If You Can’t Build it, They Won’t Come: No Obviousness Based on Fanciful Engine Design

By on April 29, 2021
Posted In Patents

Reaffirming that a person of ordinary skill in the art must have been able to actually create a disclosure at the time of invention in order for it to serve as an obviousness reference, the US Court of Appeals for the Federal Circuit reversed a decision by the Patent Trial & Appeal Board (the Board) in an inter partes review (IPR), concluding that a patent covering certain turbofan engine technology was not rendered obvious by a prior art publication that could not be realized into practice. Raytheon Techs. Corp. v. General Electric Co., Case No. 20-1755 (Fed. Cir. Apr. 16, 2021) (Chen, J.)

The issue on appeal was relatively straightforward. In an IPR, GE challenged as obvious a Raytheon patent that covered a specific design of geared gas turbine engine that provided for a “power density” higher than previously invented turbine engines. The patent defined “power density” as a “sea-level-takeoff thrust” divided by the engine turbine volume. During the IPR, GE relied on a 1987 NASA technical memorandum as art and argued that the reference, which envisioned superior performance characteristics based on an advanced engine that was made entirely of composite materials, rendered the challenged claims obvious. The parties did not dispute that this engine was unattainable in 1987, and may still be impossible today, because the envisioned composite materials do not yet (and may never) exist. The memorandum disclosed several performance factors, but not power density, sea-level-takeoff thrust or turbine volume. Nonetheless, GE argued, and the Board agreed, that the memorandum disclosed performance parameters that would have permitted an ordinarily skilled artisan to derive power densities that would have fallen within the range claimed in Raytheon’s patent.

On appeal, the Federal Circuit agreed with Raytheon, concluding that the imaginary engine of the NASA memorandum could not serve as an invalidating reference. In reversing the Board, the Federal Circuit reiterated two bedrock principles of obviousness law:

  • An obviousness reference must be enabled by the knowledge of an ordinarily skilled artisan at the time of the invention (but need not be self-enabling).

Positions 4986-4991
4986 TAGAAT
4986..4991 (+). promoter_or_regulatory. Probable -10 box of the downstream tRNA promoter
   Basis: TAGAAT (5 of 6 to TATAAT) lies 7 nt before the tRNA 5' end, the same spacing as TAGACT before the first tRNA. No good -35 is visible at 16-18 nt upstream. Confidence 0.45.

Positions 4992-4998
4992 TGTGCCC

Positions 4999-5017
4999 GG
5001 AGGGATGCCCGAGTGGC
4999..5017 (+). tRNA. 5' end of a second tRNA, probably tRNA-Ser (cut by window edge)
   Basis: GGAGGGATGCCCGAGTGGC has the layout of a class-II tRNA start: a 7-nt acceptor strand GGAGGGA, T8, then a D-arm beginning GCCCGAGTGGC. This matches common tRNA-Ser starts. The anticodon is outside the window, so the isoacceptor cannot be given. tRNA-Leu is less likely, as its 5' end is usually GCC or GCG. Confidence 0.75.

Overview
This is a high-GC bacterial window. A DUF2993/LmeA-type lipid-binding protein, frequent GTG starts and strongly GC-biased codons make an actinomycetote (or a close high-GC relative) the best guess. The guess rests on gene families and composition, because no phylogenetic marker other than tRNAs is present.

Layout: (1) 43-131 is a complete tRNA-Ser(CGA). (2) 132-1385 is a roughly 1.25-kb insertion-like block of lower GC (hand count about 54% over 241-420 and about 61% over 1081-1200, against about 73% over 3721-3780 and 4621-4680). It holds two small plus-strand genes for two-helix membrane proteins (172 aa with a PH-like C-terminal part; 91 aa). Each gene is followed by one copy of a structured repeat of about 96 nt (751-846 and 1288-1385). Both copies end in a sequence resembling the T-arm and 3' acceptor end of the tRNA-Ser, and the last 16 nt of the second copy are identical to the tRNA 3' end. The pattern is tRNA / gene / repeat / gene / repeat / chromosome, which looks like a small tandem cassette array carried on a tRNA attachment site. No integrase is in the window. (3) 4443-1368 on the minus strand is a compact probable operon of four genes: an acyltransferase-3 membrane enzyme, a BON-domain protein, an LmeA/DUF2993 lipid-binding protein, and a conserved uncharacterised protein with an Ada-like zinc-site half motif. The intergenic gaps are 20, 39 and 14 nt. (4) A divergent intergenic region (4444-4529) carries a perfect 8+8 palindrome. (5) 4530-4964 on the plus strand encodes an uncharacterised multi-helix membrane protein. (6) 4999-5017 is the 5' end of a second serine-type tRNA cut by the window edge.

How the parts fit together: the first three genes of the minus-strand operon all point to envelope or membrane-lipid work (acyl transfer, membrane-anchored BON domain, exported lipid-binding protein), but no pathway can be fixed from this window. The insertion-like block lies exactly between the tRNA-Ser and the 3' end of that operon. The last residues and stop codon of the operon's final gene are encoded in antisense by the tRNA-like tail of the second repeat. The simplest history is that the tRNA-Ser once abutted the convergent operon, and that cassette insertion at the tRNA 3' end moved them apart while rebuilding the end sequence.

• An invention cannot be rendered obvious by a non-self-enabling reference if no other prior art evidence or reference enables the non-self-enabling reference.

In addition, when a reference’s enablement is challenged, the party offering the reference bears a burden to establish that the reference, itself or in combination with other contemporaneous knowledge, was enabled.

Applying these principles here, the Federal Circuit determined that GE had not met its burden to show that the memorandum was indeed enabled. The Board, wrongly in the Court’s view, focused solely on whether an ordinarily skilled artisan was taught the parameters to ascertain a power density, rather than whether the prior art disclosed a turbofan engine possessing the requisite power density. Finding no evidence in the record to conclude that “a skilled artisan could have made the claimed turbofan engine with the recited power density,” the Court reversed.

Practice Note: Although this case does not break new obviousness ground, it reinforces the general rule that the prior art used in an obviousness analysis must satisfy the ultimate obviousness inquiry of whether an ordinarily skilled artisan at the time of the invention could have actually created the claimed subject matter.

Christopher M. BrunoChristopher M. Bruno
Christopher M. Bruno focuses his practice on intellectual property litigation matters (i.e., patent, trade secrets, and related contract disputes) in the US Supreme Court, the US International Trade Commission, the US Court of Appeals for the Federal Circuit, as well as various district courts around the country. Read Christopher Bruno's full bio.

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